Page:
Tuesday, July 28, 2009
In this essay, I argue that the rationales offered by the Singapore Government for restricting racial and religious hate speech are not only constitutionally unsound, but also not without serious moral and social costs. I start off identifying two main rationales offered for the existing restrictions, namely (1) the maintenance of public order, and (2) the promotion of an ethic of intercultural tolerance. These twin rationales are buttressed by a literalist (and flawed) judicial interpretation of the right of free speech under Article 14 of the Singapore Constitution. Drawing on hate speech decisions from the U.S., Canada and Europe, I advance a more faithful reading of Article 14 which affords greater constitutional protection for hate speech as 'political speech'. I next trace how the Singapore Government's regulation of hate speech is rooted in its avowedly Asian-style 'communitarianism'. The 'public order' and 'tolerance' rationales, however, fail to recognize that race and religion are constitutive aspects of our individual flourishing and self-respect, which hate speech attacks. The present legislative regime is therefore guilty of self-contradiction. Lastly, I sketch a different, victim-centred justification for Singapore's hate speech laws which is responsive to the profound injury inflicted upon individuals targeted by racial and religious vilification. This victim-centred perspective, it is suggested, finds a comfortable textual home in Article 152(1) of the Singapore Constitution, which requires the Government to care for the interests of racial and religious minorities in Singapore.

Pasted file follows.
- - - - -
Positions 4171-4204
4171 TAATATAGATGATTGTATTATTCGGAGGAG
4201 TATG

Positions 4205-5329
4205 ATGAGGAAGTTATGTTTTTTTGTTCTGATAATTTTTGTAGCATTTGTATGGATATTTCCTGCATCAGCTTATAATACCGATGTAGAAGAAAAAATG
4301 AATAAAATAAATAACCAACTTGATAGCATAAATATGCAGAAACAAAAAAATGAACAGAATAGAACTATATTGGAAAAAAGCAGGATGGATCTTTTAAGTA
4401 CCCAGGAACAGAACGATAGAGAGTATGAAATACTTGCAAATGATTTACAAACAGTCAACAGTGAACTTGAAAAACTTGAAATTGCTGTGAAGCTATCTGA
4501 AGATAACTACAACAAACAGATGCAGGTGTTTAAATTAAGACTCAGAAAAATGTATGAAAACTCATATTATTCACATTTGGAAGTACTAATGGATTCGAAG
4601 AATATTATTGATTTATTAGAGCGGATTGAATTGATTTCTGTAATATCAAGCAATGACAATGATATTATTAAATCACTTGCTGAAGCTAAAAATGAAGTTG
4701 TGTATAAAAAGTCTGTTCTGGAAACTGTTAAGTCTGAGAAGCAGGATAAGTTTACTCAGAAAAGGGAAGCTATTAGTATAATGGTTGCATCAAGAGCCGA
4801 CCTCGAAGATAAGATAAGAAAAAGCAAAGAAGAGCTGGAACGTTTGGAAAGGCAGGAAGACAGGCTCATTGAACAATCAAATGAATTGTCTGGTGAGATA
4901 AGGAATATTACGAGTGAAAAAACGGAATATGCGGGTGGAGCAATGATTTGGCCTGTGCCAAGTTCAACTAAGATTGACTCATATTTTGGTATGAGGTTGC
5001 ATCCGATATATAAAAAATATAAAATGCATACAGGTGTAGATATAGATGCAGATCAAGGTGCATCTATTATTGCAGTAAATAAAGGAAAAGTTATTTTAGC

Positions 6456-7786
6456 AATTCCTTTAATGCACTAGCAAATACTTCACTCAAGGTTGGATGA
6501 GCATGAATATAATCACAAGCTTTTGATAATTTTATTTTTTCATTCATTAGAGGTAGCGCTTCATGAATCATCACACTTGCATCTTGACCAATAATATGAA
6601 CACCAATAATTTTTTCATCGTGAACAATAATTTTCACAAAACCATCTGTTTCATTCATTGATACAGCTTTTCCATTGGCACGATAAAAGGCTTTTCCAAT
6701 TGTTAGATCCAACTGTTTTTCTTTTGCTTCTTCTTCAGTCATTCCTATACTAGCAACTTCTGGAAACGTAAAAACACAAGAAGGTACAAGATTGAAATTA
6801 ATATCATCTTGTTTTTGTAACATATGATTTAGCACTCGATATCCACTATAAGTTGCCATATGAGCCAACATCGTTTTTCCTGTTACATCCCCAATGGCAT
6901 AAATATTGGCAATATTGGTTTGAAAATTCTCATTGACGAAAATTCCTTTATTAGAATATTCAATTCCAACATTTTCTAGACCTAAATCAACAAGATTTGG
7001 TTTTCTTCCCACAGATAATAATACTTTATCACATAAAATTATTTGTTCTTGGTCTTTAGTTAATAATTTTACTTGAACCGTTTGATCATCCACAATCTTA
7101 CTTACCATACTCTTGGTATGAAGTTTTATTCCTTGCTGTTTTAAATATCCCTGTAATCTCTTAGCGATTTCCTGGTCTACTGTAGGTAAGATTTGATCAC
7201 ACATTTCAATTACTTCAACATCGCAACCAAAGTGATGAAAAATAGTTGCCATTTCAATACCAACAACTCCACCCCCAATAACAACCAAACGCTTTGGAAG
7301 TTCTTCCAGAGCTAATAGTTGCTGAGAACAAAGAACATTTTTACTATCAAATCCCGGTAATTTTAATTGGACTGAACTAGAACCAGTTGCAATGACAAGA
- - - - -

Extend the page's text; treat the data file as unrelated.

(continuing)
Download the article from SSRN here.